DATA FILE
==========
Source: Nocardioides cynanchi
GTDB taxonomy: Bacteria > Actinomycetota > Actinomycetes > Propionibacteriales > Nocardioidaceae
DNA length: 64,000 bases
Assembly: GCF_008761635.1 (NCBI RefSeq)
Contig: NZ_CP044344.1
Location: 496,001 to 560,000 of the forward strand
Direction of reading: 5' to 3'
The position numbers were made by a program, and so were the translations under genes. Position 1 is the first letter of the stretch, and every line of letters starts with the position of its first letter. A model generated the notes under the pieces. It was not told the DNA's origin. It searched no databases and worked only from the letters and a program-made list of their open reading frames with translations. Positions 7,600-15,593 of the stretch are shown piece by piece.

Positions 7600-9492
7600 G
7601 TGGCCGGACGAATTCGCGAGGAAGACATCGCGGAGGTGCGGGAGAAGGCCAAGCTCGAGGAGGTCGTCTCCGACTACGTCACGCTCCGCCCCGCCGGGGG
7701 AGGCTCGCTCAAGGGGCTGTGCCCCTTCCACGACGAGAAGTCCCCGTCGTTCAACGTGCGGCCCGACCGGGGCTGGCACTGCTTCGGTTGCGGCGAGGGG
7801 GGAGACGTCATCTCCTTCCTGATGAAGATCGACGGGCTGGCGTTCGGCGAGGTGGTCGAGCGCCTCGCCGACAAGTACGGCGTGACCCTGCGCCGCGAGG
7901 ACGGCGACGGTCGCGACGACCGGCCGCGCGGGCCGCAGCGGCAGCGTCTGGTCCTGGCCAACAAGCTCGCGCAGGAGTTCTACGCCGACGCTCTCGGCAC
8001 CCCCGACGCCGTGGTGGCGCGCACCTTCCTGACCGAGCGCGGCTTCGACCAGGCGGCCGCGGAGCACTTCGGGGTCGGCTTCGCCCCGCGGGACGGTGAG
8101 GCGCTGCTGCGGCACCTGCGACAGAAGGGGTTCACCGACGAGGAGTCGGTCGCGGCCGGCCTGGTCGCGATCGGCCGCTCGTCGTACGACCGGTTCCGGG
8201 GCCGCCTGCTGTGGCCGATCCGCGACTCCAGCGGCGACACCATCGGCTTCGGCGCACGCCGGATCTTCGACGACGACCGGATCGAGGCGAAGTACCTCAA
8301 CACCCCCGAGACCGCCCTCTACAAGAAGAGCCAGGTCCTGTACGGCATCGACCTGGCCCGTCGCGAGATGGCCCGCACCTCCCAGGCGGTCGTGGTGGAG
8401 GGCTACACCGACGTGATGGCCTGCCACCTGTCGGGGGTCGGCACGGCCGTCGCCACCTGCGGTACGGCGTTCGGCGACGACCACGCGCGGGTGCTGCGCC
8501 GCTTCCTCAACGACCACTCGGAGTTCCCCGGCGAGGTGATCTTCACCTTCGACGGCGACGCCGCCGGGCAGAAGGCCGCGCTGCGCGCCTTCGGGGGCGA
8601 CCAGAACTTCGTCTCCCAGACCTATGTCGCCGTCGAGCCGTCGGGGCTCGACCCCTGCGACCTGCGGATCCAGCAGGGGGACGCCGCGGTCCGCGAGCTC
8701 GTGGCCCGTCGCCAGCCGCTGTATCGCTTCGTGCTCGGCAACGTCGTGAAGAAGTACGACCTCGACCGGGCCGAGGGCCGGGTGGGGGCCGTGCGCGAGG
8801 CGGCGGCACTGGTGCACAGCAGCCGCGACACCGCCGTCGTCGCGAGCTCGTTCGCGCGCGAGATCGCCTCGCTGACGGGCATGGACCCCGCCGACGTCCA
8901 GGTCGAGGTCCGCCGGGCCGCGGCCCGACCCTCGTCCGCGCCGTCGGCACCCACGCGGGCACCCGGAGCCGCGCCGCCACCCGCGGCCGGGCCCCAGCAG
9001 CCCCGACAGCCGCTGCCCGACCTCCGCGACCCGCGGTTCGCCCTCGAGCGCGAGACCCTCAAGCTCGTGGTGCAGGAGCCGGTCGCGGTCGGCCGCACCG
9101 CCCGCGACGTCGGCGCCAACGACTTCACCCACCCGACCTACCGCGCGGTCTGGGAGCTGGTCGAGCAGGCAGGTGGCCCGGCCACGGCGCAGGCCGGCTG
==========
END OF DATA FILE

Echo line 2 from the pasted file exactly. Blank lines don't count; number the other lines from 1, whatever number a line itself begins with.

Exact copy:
GTDB taxonomy: Bacteria > Actinomycetota > Actinomycetes > Propionibacteriales > Nocardioidaceae